scolaige.” Tiagait fora remim in chetna co n-acadar maelraith moir a cind 7
cethror oclach co n-etaigib corcrai ara dorus. Taidlig Eochaid in lis.
"It should not be an embarrassment for you, O Eochaid," said
Fíachna, "that the scholars be not in agreement with you." They go on
their way in the same manner until they saw a large deserted ringfort
ahead, and a quartet of young men with purple clothes before its door.
Eochaid approaches the forecourt.
16. "Maith," or Fiachna. "Cid as ail duib?" "Ail dun a fhis o Eochaid, cisi rath-
so 7 cia ro-bai indi?"
"Sochaide lasa ndentar ratha," or Eochaid, "co nach talla for m(en)
main." "Leic uait or is anfis do," ar a chele.
“Well,” says Fiachna, “what do you wish?” “We wish to know, from
Eochaid, which rath this is and who was in it.” “It is a numerous crowd by
whom ringforts are built”, said Eochaid, “so that there is not room for it on
the mind.” "Give it up, because he doesn't know," said his companion.
17. "Cade bar n-eolus didiu?" or Fiachna. "Ni hansa am.
Cian o do bi meadar mas
oc ol meda a curn glas
isinn imscing ar aithchi (ar [a fh]aithchi])/ a Raith Chi),
7 ni thucais a (h)ainm iar suidiu, a Eochaid."
"What is your information, then?" said Fíachna. "It is not difficult, indeed:
'[It is] long since he was -fine merriment!-
drinking mead from a grey drinking-horn
in the pavilion at night (on its green/in Raith Chi)
and you have not grasped its name after that, O Eochaid."
18. "Maith didiu," or Eochaid. Tiagaid ass iar sin co n-acadar raith aile ara
cind 7 cethror macam ina dorus oc imresain. "Is firu damsa, ni firiu
duidsiu." "Cid tathai, a maccu?" or Fiachna.
"Good then," said Eochaid. They go away after that until they saw another
rath in front of them, and four boys in its doorway arguing."I am right.
You are wrong." "What is the matter, boys?" said Fiachna.
19. "Oc imresain atam dus cissi rath so 7 cia las roclassa ind raith so.
Dofuc Dia dun iarum in
fer cen anfhis it(ir) Dia relad dun. "
"We are arguing to find out what ringfort this is and (who it is) by whom
this ringfort was built—then God brought to us the man entirely without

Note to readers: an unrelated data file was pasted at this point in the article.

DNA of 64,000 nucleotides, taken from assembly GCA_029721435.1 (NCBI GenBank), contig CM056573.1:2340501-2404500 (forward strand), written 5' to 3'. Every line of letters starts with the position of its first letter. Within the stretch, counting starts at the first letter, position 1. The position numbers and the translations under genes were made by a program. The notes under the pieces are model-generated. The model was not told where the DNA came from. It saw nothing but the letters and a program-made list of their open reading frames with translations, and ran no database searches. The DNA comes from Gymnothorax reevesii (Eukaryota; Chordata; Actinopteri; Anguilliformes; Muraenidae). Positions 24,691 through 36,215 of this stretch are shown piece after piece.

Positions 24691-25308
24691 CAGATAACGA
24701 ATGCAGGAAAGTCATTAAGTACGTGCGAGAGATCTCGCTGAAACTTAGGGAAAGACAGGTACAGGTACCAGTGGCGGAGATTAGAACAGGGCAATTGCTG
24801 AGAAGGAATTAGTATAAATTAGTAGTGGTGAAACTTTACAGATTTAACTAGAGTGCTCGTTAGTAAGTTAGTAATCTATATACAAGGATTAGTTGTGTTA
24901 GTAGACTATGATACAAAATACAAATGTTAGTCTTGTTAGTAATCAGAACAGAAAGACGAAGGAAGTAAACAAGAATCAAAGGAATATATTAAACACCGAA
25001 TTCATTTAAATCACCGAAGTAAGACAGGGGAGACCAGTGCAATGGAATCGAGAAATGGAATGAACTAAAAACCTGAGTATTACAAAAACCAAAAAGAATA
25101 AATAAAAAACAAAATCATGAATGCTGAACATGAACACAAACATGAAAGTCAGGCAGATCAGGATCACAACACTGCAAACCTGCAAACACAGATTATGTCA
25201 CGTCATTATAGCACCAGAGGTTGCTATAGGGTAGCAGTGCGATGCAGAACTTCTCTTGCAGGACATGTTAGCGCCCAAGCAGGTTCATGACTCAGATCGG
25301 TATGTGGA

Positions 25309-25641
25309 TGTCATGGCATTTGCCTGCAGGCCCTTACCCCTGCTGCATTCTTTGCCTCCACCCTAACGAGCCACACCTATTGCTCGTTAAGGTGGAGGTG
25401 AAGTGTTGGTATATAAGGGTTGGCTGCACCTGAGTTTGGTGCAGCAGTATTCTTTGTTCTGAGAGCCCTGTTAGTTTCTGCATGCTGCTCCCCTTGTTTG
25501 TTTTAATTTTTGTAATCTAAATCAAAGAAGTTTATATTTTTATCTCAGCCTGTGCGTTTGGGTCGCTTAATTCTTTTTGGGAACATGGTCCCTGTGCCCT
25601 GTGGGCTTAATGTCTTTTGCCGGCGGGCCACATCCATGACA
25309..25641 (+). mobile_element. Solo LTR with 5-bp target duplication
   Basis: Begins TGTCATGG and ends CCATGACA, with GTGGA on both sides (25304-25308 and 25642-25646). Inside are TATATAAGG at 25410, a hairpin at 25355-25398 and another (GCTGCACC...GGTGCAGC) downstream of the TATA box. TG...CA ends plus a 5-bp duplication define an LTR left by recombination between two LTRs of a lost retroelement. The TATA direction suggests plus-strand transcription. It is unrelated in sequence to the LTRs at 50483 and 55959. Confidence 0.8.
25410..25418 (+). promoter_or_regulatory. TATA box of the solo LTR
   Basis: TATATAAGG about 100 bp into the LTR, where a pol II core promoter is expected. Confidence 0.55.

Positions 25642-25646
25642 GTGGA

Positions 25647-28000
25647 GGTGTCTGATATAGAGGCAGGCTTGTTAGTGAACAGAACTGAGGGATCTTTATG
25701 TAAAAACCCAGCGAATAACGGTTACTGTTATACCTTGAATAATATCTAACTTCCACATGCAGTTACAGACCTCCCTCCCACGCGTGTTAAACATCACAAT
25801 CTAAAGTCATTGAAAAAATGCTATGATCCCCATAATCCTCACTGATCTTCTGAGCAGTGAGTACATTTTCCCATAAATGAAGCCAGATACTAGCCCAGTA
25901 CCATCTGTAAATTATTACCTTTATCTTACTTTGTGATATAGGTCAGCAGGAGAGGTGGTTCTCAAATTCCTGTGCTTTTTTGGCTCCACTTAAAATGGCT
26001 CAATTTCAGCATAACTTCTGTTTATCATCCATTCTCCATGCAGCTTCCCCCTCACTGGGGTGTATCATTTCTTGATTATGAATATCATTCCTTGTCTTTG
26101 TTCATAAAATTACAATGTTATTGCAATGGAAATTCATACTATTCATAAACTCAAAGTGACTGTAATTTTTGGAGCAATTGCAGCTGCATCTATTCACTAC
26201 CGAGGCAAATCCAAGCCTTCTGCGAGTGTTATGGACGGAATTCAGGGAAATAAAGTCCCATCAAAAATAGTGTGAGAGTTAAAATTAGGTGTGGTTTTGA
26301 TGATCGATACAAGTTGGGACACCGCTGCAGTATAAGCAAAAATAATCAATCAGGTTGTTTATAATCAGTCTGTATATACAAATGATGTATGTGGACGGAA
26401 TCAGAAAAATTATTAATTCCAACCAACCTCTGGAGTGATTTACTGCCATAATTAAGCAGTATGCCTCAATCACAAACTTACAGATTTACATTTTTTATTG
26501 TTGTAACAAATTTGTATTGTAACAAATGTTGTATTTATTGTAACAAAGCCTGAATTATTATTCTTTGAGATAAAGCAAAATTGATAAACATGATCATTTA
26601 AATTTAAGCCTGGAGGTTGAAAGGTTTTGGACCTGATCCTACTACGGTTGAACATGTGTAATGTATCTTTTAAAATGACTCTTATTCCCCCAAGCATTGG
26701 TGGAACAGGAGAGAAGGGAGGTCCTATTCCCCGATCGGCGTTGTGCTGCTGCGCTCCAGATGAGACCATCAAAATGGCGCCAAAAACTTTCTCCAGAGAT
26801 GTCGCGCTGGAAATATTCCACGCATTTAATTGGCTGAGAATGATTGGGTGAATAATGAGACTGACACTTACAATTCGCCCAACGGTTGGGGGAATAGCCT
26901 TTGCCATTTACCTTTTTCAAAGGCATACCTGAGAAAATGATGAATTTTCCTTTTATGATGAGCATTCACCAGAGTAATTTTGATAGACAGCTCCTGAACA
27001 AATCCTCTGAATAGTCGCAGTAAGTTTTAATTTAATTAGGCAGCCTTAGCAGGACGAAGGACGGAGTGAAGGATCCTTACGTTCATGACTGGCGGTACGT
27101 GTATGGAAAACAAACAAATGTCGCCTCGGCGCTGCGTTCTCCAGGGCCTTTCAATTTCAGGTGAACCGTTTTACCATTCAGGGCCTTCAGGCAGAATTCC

ignorance to make it manifest to us."
20-21. "Nacha n-imderg," ar a chele. "Is anfis do." "Cade didiu bar fisse"
"Ni hansa immurgu.
Cian o thessaigthe in tslatt
Do fhir rocheachlaid Raith Imgatt.
Immgat ainm na mna rodagart
Ingen Buise MacDidracht.
Raith Immgat a ainm iarum, a Eochaid 7 ni bo sirsan duid a ainbfhis."
"Don't embarrass him," said his companion. "He doesn't know."
"Then what is your information?" said Fiachna. "That is easy indeed.
(It is) long since the rod (the bath?) was heated
for the man who built Rath Imgatt.
Immgat (was) the name of the woman who named it,
daughter of Buise MacDidracht (Folly, son of Weak?)
"Rath Immgat is its name then, Eochaid, and it was unfortunate that you
didn't know it."
22. Rohimdergad iarum in ti Eochaid. "Cumma duid, a Eochaid" or
Fiachnai. "Ni ba lugaidi do
grad." Tiagaid iarum dia mbaile fessin.
Then Eochaid blushed. " 'It's all the same to you, Eochaid." said
Fiachna. "Your reputation will not be the lesser." Then they go to their
23. "Mongan cona muinter istaig ara cind. "Maith," or Eochaid, "tusu
doronne suut, a Mongain, rofhetarsa." "Is tu atrubairt," ar Mongan.
Mongán (was) with his retinue inside ahead of them.
"Good" said Eochaid, " (it is) you who has done that, O Mongán, I know."
"(It is) you who has said (it)" said Mongán.
24-25. "Ni faigebtha maith, didiu " or Eochaid, "faicebsa ailig fort dara eisi.
In t-anius ro-mor tuargabais fort. Bethir cen ainius dara eisi. Nicon bia
acht eachbachlaich uait 7 ni ba mor itir faicebtha athgabail 7 nicon festar
tarat de fen issed sin do(no) tall degiartaige o Mongain Mac Fiachnai.
"You would not have gotten any good from it, indeed," said Eochaid. "I will
leave a curse on you as a consequence of it. The great pleasure you have
constructed for yourself, you will be without pleasure on account of it.
There will be nothing but horse-boys [descended] from you. And not great
will be the farmland that you will leave as inheritance and nothing shall be
known about you on account of that."
And it is that, moreover, which took good-legacyfrom Mongán son of
Fíachna. The End.
Eleanor Knott's transcription here --
Her translation -- http://www.ucd.ie/tlh/trans/ek.eriu.8.001.t.text.html